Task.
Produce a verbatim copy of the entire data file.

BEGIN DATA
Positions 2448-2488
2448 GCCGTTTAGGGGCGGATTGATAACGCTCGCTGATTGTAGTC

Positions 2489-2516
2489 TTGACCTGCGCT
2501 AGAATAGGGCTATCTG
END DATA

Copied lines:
Positions 2448-2488
2448 GCCGTTTAGGGGCGGATTGATAACGCTCGCTGATTGTAGTC

Positions 2489-2516
2489 TTGACCTGCGCT
2501 AGAATAGGGCTATCTG